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Vulva and vaginal atrophy

Xue Xiao, Yi-Bo Meng, Peng Bai, Juan Zou, Ya Zhang, Tri M Bui Nguyen, Jian-Guo Xiao, Xue-Mei Gao, Bang-Fen Wen
Objective: Describe for the first time the clinical, epidemiological features of vulvar cancer in southwest China. Identify risk factors and provide reference for the prevention of vulvar cancer. Method: We retrospectively analyzed 885 patients admitted to the West China Second University Hospital for vulvar diseases between 2006 and 2016. Vulvar cancer patients with previously diagnosed vulvar nonneoplastic epithelial disorders (n=132) were analyzed and compared to those without prior history of vulvar nonneoplastic epithelial disorders (n=219)...
2017: Journal of Cancer
G P Siliquini, V Tuninetti, V E Bounous, F Bert, N Biglia
OBJECTIVE: To evaluate the effects of CO2 laser in the treatment of vulvovaginal atrophy (VVA) in postmenopausal women. METHODS: VVA was assessed in 87 postmenopausal women (mean age 58.6 ± 6.9 years) before and after the treatment. The protocol consisted of three monthly treatments and included the treatment of vulva. Subjective measures included VAS (Visual Analog Scale) both for vaginal dryness and dyspareunia; DIVA (Day-by-day Impact of Vaginal Aging); a questionnaire on treatment satisfaction and one about the degree of pain during the procedure...
August 2017: Climacteric: the Journal of the International Menopause Society
A R Palumbo, C Fasolino, G Santoro, V Gargano, M Rinaldi, B Arduino, M Belli, M Guida
Vulvar and vaginal atrophy (VVA), is a chronic medical condition experienced by postmenopausal women, with prevalence estimated ranging from 10% to 50% [1]. VVA is characterized by a constellation of symptoms, that may affect daily activities, sexuality, relationships, and quality of life [3]. Early recognition and effective treatment of VVA may enhance sexual health and the quality of life of women and their partners. Some vulvar conditions such as lichen sclerosus are more prevalent in the postmenopausal years...
November 2016: Translational Medicine @ UniSa
R F Mocan-Hognogi, N Costin, A Malutan, R Ciortea, I A Trif, A L Nagy, M L Bogdan, D Mihu
BACKGROUND: The purpose of this study was to assess the histological changes occurring in the vagina and vulva in ovariectomised female rats, as well as the response to the administration of injectable oestrogens. MATERIAL AND METHODS: We used 30 female Wistar white rats, distributed as follows: group 1 - the control group, group 2 - the operated but untreated rats, and groups 3, 4 and 5 - operated rats, to which oestrogenic treatment was administered (Estradiol, Estradurin, Sintofolin) at a dosage of 0...
2016: Folia Morphologica (Warsz)
S Palacios, A Mejía, J L Neyro
The vagina, vulva, vestibule, labia majora/minora, and bladder trigone have a high concentration of estrogen receptors; therefore, they are a sensitive biological indicator of serum levels of these hormones in women. The estrogen loss in postmenopausal women produces a dysfunction called genitourinary syndrome of menopause. The principal therapeutic goal in the genitourinary syndrome of menopause is to relieve symptoms. Treatment options, as well as local and systemic hormonal treatment are changes in lifestyle and non-hormonal treatments mainly based on the use of moisturizers and lubricants...
2015: Climacteric: the Journal of the International Menopause Society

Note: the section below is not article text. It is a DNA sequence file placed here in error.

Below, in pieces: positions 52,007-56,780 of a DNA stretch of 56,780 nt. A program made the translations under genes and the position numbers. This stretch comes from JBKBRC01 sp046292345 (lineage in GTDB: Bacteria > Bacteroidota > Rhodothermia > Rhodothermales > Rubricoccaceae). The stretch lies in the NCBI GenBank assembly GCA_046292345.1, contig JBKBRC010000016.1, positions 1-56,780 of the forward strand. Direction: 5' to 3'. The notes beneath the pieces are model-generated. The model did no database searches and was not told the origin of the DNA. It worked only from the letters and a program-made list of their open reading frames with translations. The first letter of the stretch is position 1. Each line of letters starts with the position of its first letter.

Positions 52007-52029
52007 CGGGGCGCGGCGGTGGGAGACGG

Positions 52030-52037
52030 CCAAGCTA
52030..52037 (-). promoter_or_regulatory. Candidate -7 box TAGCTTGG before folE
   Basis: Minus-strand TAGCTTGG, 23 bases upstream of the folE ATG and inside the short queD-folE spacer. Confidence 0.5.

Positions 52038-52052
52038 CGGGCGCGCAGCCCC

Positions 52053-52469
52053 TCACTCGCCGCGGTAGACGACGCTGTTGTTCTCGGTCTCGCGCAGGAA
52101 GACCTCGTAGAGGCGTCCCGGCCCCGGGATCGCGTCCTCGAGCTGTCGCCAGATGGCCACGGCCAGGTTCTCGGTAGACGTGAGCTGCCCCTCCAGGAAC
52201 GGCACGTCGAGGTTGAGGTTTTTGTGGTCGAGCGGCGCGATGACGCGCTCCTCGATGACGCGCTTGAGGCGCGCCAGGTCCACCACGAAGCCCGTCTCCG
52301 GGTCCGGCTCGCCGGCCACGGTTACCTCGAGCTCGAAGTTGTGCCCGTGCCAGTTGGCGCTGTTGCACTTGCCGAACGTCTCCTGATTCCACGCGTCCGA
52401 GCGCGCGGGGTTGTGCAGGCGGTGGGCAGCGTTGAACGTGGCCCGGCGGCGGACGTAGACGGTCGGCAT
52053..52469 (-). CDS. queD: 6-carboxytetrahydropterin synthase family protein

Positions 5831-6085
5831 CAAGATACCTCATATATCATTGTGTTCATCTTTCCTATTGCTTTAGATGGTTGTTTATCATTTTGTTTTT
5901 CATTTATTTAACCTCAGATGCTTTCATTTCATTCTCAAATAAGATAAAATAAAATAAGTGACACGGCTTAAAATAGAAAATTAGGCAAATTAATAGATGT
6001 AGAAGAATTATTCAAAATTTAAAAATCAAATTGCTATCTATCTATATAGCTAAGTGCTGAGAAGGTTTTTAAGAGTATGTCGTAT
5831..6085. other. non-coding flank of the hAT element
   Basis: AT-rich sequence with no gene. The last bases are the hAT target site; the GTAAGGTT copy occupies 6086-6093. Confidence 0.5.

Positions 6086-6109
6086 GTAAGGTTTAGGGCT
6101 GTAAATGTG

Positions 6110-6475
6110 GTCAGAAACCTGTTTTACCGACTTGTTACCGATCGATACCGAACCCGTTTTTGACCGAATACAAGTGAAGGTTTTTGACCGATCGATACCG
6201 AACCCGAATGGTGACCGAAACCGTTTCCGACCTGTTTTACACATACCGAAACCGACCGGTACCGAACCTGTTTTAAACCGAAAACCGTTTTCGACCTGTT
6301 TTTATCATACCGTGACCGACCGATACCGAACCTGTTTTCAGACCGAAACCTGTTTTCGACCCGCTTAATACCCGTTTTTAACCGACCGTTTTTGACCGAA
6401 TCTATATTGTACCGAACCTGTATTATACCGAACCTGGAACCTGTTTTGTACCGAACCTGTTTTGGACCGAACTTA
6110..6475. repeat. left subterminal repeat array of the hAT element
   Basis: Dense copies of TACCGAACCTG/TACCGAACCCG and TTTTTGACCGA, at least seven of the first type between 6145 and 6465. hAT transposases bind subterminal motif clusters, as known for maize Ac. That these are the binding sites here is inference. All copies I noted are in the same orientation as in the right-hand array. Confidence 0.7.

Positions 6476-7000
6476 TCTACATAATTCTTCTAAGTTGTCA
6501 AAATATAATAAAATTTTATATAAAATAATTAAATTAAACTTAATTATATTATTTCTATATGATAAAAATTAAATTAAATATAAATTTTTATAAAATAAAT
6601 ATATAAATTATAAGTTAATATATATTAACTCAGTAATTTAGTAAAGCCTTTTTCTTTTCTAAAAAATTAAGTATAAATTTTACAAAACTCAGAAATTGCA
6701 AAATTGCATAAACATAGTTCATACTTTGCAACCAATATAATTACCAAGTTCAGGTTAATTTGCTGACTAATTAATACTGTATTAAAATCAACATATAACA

J Calleja-Agius, M P Brincat
The major cause of urogenital atrophy in menopausal women is estrogen loss. The symptoms are usually progressive in nature and deteriorate with time from the menopausal transition. The most prevalent urogenital symptoms are vaginal dryness, vaginal irritation and itching. The genitourinary syndrome of menopause includes vulvovaginal atrophy and the postmenopausal modifications of the lower urinary tract. Dyspareunia and vaginal bleeding from fragile atrophic skin are common problems. Other urogenital complaints include frequency, nocturia, urgency, stress urinary incontinence and urinary tract infections...
October 2015: Climacteric: the Journal of the International Menopause Society
Marta Kokot-Kierepa, Aleksandra Bartuzi, Beata Kulik-Rechberger, Tomasz Rechberger
With increasing longevity in Poland, women can now expect to live around 40% of their lives after menopause, and there is a growing desire for older women to preserve their vitality sexual function and quality of life. The most common urogenital symptoms associated with menopause are dryness, followed by irritation or itching, and discharge, with a substantial number of post-menopausal women also being affected by dysuria. These symptoms are the result of vaginal atrophy which is in turn caused by reduced transudation through the vaginal epithelium and reduced cervical gland secretions resulting from post-menopausal estrogen depletion...
October 2012: Ginekologia Polska
J V Pinkerton, J H Pickar, J Racketa, S Mirkin
Postmenopausal women with vasomotor and vaginal symptoms are commonly treated with estrogens or combined estrogen/progestin therapy (hormone therapy). However, hormone therapy is associated with some safety and tolerability concerns and its benefit/risk profile may vary for women based on their time since menopause. The tissue selective estrogen complex (TSEC) pairs a selective estrogen receptor modulator with one or more estrogens, with the goal of relieving menopausal symptoms and preserving bone mineral density without stimulating the breast or endometrium...
October 2012: Climacteric: the Journal of the International Menopause Society
Orkun Tan, Karen Bradshaw, Bruce R Carr
OBJECTIVE: Menopause and its transition represent significant risk factors for the development of vulvovaginal atrophy-related sexual dysfunction. The objective of this study was to review the hormonal and nonhormonal therapies available for postmenopausal women with vulvovaginal atrophy-related sexual dysfunction, focusing on practical recommendations through a literature review of the most relevant publications in this field. METHODS: This study is a literature review...
January 2012: Menopause: the Journal of the North American Menopause Society
Mary H Hohenhaus